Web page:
I unzip my jacket and unwind my scarf, the ends of which kiss the subway car floor. My mask contracts and expands over my nose and beard as I hunt for my breath.
It is January, but I am hot and sick and don’t want to stand on a crowded train.
The car jolts from the underground and into a sunset. A short, gaunt lady moves toward me wearing a blood-red wool cap pulled down to her arched brow. She stops and tries to lock eyes with four people sitting on the bench directly before her. Three of them vacantly look away.
“I am begging you anything,” she sobs. Tears trail down her cheeks and drip-drip from her pimpled chin. She wipes her nose with the sleeve of her jean jacket.
How old is she? 22? A rough-life 18? Younger than my children by far. She’s still just a girl. And desperate.
The girl is a couple of feet from me. She’s unmasked.
I am without any cash and debate if I will look her in the eye and apologize for having nothing to give or feign interest in something I find in my vacant gaze.
The woman nearest to me looks up, and we catch each other’s weary eyes. Her scarf is frayed, and her mask well worn. Her eyes ask me, what should to do? Is this thing worthwhile? Does it matter? And more: Can I keep giving? Should I keep giving?
“Please, please, please,” the girl screeches. “I am so desperate. Anything. I don’t know what to do. I need help. I need you.”
She steps away from the woman near me, who sighs, inflating her mask. The woman reaches into her yellow vinyl purse. A safety pin holds one end of its strap in place,
“Young lady, here,” she whispers, and the girl spins to face her. The woman hands her a couple of dollars. “Be well.”
The girl covers her mouth with her left hand in pantomime shock. “Thank you,” she mouths.
The train stops at Smith and 9th Street, and about a quarter of the passengers step onto the platform. Very few are now standing and I am relieved when the girl passes without looking my way. She repeats the message and delivery to the next area’s seated passengers. They all look away. I am distracted by their unmasked faces.
It isn’t obvious, but there is one open seat between a large woman with shopping bags on her lap and an equally large man holding a backpack. The girl eases into the gap between them and leans forward, elbows on her knees, her hands propping up her chin, her wool cap now pulled down over her eyes.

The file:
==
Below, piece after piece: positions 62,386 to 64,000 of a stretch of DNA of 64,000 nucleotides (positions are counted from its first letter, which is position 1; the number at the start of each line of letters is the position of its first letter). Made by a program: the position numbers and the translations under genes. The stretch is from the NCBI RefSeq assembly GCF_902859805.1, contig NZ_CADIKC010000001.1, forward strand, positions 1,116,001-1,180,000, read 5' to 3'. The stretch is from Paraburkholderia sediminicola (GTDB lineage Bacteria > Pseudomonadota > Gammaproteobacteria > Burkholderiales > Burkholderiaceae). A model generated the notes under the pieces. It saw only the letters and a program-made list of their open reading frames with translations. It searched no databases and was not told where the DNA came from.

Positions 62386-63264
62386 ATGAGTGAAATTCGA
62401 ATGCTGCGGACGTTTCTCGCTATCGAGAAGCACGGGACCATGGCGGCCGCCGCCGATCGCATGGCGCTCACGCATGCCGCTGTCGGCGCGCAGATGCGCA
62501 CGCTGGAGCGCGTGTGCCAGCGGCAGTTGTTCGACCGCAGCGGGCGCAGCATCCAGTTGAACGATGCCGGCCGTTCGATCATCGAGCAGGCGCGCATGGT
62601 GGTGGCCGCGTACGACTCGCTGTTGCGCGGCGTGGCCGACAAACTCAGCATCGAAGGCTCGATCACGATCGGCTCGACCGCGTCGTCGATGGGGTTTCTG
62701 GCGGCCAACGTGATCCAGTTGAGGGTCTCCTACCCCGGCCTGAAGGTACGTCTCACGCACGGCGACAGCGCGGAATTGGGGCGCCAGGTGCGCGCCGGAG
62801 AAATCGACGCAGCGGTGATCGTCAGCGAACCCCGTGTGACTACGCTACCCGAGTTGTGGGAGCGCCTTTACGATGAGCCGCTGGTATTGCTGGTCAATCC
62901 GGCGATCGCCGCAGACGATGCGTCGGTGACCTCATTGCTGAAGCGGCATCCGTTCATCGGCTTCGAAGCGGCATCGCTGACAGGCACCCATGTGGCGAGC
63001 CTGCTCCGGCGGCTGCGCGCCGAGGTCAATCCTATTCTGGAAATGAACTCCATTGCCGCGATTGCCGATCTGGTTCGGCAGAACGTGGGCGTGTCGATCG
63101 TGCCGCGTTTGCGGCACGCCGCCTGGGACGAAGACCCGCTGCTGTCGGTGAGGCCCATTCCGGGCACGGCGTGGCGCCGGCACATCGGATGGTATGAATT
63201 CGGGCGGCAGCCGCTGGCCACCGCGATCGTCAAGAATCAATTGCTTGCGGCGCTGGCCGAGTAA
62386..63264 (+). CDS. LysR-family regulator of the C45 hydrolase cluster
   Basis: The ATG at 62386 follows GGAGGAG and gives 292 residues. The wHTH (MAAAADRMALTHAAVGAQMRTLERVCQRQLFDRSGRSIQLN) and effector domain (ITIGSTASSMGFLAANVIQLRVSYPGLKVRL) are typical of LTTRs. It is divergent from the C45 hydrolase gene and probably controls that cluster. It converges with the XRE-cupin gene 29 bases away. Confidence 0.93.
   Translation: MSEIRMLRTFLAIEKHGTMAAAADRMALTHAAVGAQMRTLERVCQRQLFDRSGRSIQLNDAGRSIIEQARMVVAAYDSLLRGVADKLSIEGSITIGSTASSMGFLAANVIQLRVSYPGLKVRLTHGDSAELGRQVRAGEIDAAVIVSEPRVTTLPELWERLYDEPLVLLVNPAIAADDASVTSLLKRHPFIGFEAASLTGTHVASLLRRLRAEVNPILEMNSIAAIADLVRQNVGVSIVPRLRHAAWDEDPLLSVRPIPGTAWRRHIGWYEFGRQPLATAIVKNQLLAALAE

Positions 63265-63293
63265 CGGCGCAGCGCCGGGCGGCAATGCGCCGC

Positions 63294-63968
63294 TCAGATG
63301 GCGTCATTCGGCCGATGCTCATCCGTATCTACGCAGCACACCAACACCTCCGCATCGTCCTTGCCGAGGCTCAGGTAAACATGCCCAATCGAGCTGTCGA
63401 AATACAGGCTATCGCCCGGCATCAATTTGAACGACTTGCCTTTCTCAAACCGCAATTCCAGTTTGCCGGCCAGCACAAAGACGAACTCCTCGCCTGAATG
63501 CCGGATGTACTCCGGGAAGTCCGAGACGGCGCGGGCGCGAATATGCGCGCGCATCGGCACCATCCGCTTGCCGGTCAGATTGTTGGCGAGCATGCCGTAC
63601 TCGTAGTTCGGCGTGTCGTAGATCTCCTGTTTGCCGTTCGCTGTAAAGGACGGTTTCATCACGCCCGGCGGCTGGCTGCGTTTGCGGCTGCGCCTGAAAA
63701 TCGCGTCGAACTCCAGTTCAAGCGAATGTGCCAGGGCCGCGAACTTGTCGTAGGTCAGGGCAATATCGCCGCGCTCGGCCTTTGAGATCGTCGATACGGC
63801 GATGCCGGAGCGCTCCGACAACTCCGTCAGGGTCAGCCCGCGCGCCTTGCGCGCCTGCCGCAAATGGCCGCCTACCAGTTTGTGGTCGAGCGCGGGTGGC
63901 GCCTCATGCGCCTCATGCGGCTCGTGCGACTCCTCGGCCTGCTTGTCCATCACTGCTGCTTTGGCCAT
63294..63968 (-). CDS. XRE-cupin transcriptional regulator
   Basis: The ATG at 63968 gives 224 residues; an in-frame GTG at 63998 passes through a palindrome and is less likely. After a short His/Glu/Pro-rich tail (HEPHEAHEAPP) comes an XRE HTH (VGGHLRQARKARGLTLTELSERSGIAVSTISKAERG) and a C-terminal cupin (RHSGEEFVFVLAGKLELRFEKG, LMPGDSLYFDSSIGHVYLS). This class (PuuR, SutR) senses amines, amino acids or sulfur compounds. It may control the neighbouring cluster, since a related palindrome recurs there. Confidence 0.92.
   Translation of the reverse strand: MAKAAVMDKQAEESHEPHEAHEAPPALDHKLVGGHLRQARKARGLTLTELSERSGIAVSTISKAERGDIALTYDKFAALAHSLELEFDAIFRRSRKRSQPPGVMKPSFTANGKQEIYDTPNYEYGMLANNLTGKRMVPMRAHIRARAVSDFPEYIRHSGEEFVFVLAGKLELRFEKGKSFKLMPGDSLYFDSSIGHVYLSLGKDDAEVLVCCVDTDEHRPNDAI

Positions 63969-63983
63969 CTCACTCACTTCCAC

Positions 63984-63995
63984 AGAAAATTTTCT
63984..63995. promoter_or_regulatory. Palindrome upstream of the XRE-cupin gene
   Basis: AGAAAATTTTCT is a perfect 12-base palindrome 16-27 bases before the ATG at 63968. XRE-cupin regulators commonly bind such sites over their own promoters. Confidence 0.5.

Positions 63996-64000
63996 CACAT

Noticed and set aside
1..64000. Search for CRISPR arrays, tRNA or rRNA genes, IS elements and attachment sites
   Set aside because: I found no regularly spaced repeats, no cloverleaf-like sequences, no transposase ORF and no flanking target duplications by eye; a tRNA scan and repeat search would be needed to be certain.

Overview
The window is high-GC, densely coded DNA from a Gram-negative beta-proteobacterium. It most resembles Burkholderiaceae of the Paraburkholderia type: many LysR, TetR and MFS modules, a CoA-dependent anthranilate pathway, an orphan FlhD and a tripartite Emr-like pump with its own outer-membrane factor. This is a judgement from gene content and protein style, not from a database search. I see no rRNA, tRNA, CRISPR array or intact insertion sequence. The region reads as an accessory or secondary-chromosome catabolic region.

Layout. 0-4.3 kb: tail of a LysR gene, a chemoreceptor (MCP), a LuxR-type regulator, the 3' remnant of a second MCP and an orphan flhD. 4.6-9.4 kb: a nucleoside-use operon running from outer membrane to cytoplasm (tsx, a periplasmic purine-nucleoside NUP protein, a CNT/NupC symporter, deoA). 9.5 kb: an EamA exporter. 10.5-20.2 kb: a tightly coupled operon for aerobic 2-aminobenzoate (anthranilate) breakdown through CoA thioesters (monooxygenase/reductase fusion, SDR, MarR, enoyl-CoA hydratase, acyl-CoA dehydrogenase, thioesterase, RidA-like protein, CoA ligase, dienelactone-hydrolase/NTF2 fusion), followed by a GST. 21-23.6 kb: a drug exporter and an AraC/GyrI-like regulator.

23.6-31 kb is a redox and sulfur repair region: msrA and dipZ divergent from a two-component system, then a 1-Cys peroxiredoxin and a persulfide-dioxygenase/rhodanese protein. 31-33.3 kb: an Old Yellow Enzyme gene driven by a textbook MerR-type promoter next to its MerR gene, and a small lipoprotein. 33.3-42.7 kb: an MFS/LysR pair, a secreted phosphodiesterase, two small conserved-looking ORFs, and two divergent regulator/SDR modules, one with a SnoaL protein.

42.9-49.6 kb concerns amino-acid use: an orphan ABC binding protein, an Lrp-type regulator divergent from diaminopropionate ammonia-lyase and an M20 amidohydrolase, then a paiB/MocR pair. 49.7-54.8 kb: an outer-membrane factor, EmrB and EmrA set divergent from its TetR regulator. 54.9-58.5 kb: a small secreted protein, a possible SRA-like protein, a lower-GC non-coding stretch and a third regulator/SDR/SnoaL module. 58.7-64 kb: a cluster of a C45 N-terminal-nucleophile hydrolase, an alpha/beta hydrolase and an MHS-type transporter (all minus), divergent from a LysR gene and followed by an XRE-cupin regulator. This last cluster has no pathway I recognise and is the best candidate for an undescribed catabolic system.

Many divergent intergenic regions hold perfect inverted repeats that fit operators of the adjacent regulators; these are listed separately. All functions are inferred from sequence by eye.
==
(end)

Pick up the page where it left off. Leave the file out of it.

She shrieks and sobs in gasping waves. The man and the woman turn their heads away and purse their lips. Two seats further down, a man reading “Down and Out in Paradise” draws a deep breath, looks up from the page, and rolls his eye. He fingermarks his place and manages to twist enough to reach into the left pocket of his trousers. It annoys the couple on his other side.
He stretches across the woman’s shopping bag and taps the girl on her shoulder with a five-dollar bill. She lifts her cap and takes it. Again, she mouths, “Thank you.”
The train stops at the 4th Avenue station. Most of the passengers get off. The reading man remains, as does the girl. As does a scruffy, slouching fellow wearing a torn winter coat and an untrimmed greying beard. His jacket is open; his belly hangs out from under his t-shirt and over the waist of his blue jeans.
I sit next to the reading man. “It’s a mitzvah,” I tell him.
The breeze from the open doors chills me. I wrap up my scarf and close my jacket.
“Whatever,” he says.
We head back underground and the girl leaps up and lands on the bench next to the scruffy man, her head on his shoulder. He wraps his right arm around her. She nuzzles closer and rests her eyes.
“Did you see that?” I ask the reading man.
He shrugs and gets off at 4th Avenue. The car is almost empty. I unhook my mask and draw in a deep breath. The scruffy man looks down at the girl as if he cares. “You did better today.”
“Thank you,” she says and smiles.